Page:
Role of social networking services for scientists in promoting scientific output on example of Polish representatives of social communication and media sciences | Emerald Insight

Abstract:  Purpose

This paper aims to answer the question of how the Polish representatives of social communication and media sciences communicate the most recent scientific findings in the media space, i.e. what types of publications are shared, what activities do they exemplify (sharing information about their own publications, leading discussions, formulating opinions), what is the form of the scientific communication created by them (publication of reference lists’ descriptions, full papers, preprints and post prints) and what is the audience reception (number of downloads, displays, comments).


The authors present the results of analysis conducted on the presence of the most recent (2017–2019) publications by the Polish representatives of the widely understood social communication and media sciences in three selected social networking services for scientists: ResearchGate, Google Scholar and The analyses covered 100 selected representatives of the scientific environment (selected in interval sampling), assigned, according to the OECD classification “Field of Science”, in the “Ludzie nauki” (Men of Science) database to the “media and communication” discipline.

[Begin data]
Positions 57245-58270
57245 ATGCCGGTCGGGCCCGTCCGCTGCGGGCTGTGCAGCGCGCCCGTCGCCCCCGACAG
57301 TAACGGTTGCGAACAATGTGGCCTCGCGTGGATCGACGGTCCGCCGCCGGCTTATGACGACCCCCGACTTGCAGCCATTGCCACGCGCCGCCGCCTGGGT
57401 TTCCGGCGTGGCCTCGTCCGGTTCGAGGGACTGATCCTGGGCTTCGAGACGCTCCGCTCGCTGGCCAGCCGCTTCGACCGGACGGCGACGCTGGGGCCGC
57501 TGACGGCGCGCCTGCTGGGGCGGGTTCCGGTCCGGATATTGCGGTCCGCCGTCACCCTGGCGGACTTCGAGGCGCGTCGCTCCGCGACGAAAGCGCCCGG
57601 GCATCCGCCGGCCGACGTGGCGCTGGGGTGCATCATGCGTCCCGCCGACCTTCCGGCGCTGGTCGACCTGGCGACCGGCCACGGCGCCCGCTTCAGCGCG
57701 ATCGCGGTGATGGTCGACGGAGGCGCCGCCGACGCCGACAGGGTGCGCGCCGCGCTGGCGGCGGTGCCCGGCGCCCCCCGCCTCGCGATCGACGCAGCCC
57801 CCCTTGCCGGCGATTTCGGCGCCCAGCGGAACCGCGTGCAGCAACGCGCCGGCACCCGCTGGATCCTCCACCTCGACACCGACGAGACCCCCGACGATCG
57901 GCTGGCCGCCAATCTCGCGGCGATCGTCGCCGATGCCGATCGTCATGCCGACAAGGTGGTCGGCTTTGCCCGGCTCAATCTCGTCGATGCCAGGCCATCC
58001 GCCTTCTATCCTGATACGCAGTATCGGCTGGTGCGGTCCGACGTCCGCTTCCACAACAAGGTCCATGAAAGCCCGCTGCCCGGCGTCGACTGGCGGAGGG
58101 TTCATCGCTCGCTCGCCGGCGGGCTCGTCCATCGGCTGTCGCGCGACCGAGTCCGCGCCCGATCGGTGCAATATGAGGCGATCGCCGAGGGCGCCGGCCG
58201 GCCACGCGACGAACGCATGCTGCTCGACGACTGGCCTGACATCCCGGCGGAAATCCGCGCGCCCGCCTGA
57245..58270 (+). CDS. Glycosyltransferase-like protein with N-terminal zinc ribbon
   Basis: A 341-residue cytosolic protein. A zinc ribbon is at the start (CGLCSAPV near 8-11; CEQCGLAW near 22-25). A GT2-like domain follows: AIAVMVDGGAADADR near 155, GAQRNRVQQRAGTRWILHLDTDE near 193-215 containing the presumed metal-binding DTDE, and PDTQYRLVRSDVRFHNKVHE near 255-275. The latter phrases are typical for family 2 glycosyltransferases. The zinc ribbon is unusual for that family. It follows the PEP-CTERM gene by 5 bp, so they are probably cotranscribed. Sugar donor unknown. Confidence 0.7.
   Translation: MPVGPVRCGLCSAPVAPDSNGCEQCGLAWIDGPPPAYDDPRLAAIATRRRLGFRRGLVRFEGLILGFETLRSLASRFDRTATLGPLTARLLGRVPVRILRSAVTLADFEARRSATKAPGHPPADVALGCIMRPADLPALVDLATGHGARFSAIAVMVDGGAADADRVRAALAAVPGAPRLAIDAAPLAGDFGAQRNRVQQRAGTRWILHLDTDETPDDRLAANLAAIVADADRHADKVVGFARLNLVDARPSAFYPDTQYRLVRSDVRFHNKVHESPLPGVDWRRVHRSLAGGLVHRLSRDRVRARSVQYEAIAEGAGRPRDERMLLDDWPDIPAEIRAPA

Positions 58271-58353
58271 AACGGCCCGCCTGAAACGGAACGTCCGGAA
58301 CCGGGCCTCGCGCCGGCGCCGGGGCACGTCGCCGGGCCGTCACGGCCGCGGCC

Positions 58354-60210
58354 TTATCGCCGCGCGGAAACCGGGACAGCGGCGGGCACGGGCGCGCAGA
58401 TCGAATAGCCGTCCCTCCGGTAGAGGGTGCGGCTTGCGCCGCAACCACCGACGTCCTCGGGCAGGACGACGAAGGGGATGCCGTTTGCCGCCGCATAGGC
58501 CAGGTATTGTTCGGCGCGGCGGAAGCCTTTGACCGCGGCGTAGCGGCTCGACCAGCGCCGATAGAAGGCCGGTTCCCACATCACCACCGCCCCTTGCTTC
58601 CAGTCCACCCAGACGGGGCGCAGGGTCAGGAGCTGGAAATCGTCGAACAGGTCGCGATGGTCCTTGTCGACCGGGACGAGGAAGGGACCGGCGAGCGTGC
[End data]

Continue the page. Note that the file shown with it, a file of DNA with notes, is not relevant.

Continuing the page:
The conducted analyses prove a low usage level of the potential of three analysed services for scientists by the Polish representatives of social communication and media sciences. Although 60% of them feature profiles in at least one of the services, the rest are not present there at all. From the total of 113 identified scientists’ profiles, as little as 65 feature publications from 2017 to 2019. Small number of alternative metrics established in them, implies, in turn, that if these metrics were to play an important role in evaluation of the value and influence of scientific publications, then this evaluation for the researched Polish representatives of social communication and media sciences would be unfavourable.


The small presence of the Polish representatives of the communication and media sciences in three analysed services shows that these services may be – for the time being – only support the processes of managing own scientific output. Maybe this quite a pessimistic image of scientists’ activities in the analysed services is conditioned by a simple lack of the need to be present in electronic channels of scientific communication or the lack of trust to the analysed services, which, in turn, should be linked to their shortcomings and flaws. However, unequivocal confirmation of these hypotheses might be brought by explorations covering a larger group of scientists, and complemented with survey studies. Thus, this research may constitute merely a starting point for further explorations, including elaboration of good practices with respect to usage of social media by scientists.